Unfortunately the cream sauce broke its boundaries making the dish not quite as visually appealing as it could have been! Luckily it didn’t have any effect on the flavour of the dish – the perch was particularly well grilled and the plain white flesh worked as a great vehicle for the pickled cucumber and sauce.
By far the best dish of the day was K’s Arctic Char though, which was much nicer than my perch. The hours of sous vide cooking left the char incredibly tender and velvety, while the roasted artichokes and vinegary apple added some needed texture. With a strong dill vinaigrette throughout the whole dish, it was the perfect balance of flavours and textures…and that char is the ideal example of how fish should be cooked!
Fiskfelagid is a fantastic seafood restaurant right in the heart of Reykjavik, offering surprisingly reasonably priced meals at a fraction of the cost of other seafood places in town. Coming in at around $85 AUD for two people, it’s far better priced than the $50 mains you’ll find elsewhere. Definitely give it a try if you ever visit Iceland!
Fiskfelagid is located at 2a Vesturgotu, Grófartorg in Reykjavik, Iceland.
For the rest of your time in Iceland, be aware that it’s particularly hard to get off the tourist path. Some people rent cars and drive around to all the different natural sites themselves, but I would advise against it particularly in the hazardous winter months with its uncertain weather. Summer may be a better travel time for the more independent traveller.
In winter, this leaves you at the mercy of the million and one tour operators in Iceland where your $100 Golden Circle daytrip will find you on a bus with forty other people being shuttled from one sight to the next. Paying double that price will find you on a smaller minibus with a smaller group on a more personalised tour – however it’s hard to justify that expense if you’re on a budget like us!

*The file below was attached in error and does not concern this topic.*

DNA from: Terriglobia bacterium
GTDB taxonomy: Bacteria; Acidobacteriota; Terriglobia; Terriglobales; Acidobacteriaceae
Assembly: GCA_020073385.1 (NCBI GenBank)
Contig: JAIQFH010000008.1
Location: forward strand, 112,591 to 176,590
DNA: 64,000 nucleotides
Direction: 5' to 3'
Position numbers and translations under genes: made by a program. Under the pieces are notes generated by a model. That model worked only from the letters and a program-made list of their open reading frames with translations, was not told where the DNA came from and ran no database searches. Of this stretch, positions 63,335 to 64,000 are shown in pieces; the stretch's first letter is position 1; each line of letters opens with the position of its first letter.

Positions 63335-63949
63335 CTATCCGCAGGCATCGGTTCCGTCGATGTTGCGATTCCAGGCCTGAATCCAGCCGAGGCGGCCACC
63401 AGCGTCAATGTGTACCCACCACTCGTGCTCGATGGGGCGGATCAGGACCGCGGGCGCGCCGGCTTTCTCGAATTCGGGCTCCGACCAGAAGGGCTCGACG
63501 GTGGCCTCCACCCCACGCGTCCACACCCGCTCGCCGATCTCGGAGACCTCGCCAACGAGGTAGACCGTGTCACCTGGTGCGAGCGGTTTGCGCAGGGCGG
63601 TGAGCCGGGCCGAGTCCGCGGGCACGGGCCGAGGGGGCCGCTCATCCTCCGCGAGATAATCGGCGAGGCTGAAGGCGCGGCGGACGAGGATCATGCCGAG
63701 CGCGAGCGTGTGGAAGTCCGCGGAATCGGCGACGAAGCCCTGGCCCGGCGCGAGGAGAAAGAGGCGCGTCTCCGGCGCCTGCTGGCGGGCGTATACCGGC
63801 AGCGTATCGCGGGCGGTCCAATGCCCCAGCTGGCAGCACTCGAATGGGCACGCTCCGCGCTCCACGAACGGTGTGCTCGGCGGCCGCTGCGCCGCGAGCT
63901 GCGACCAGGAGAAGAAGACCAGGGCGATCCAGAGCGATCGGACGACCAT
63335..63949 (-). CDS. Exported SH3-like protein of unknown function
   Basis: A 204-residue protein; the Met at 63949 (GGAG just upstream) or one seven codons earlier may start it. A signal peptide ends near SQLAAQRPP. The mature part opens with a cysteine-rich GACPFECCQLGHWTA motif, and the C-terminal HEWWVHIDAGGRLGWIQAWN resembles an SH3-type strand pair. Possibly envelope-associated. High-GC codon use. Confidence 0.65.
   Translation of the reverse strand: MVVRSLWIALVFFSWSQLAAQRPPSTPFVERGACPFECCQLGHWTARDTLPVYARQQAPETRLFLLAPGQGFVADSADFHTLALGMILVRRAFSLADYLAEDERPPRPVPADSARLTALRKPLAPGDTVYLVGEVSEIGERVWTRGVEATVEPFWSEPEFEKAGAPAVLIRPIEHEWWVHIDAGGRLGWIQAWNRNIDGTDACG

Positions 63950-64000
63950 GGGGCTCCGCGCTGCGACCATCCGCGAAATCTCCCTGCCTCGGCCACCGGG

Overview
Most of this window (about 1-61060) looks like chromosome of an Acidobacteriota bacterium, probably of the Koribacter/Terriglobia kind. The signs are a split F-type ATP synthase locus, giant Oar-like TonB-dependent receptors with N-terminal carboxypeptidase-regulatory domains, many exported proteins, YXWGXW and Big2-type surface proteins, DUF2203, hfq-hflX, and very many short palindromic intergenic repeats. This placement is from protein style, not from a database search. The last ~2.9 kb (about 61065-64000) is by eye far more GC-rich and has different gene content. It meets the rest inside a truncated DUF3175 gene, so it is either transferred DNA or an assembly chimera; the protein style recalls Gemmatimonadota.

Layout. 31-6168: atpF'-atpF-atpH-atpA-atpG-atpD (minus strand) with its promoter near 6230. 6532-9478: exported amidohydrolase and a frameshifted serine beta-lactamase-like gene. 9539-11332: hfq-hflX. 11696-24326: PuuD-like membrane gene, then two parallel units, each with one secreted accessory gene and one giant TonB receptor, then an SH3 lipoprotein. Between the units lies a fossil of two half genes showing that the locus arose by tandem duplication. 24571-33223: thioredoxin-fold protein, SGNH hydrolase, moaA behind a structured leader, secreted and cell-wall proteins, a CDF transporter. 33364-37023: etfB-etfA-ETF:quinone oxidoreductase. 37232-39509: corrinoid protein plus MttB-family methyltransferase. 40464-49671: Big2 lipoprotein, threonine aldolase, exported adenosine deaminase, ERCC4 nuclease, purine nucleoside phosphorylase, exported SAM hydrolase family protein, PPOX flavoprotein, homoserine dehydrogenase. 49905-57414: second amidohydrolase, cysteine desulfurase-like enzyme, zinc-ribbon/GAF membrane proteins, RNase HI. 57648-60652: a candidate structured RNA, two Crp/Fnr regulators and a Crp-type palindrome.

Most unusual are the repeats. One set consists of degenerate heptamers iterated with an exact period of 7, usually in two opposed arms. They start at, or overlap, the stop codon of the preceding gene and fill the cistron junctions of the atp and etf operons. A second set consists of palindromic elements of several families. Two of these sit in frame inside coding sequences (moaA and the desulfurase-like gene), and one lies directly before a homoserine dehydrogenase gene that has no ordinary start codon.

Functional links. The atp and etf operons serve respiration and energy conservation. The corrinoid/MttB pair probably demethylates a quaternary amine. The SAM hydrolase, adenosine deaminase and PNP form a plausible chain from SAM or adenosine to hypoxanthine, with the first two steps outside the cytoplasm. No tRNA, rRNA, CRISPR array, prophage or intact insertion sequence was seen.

The Blue Lagoon is a must-do experience for most visitors to Reykjavik – it’s hard to go past its miraculously clear waters and amenities such as the in-pool bar. However it is quite expensive, so if you are after the experience of soaking in natural thermal waters rather than the travel-checklist nature of the Blue Lagoon, why not consider visiting some of the city-based thermal swimming pools which locals patronise? It’s a similar experience (without the frills) for a fifth of the cost of the Blue Lagoon.
The Northern Lights is another checklist item for visitors to Iceland. The best advise I can give is to book an evening Northern Lights cruise or bus tour for your first night in the country. That way, even if you don’t manage to see it on your first night, you can always rebook for the second or third or fourth nights to maximise your opportunity of seeing the lights. We missed out all together on seeing the Northern Lights – our first attempt was cancelled because of cloud cover, the second went ahead but without any success (weather changed), and we were never able to book a third attempt because of timing issues with flights! Very disappointing.
Thoughts on the rest of our stay in Reykjavik? For a small city with an even smaller population, they sure know how to party. That streak of individualism that I always associate with Icelanders thanks to Bjork is apparent everywhere you turn with creative graffiti art, colourfully painted houses, independent jewellery designers, hipster bars…everyone seems to know everyone, and parties go on all night. We’re not the partying type, but our rented apartment was located above a bar, so trust me, I know!
Iceland is an incredibly unique destination, offering natural wonders and individualistic shops and restaurants. However, it can begin to feel quite sanitised if you end up seeing Iceland the way the tourist board want you to see it – through endless group bus tours and on a particular schedule. It’s fine to do that on your first visit so that you get a sense of what the country is like – however, I think that if we were ever to visit Iceland again, we would do so in a milder season and try to make our own way around the country.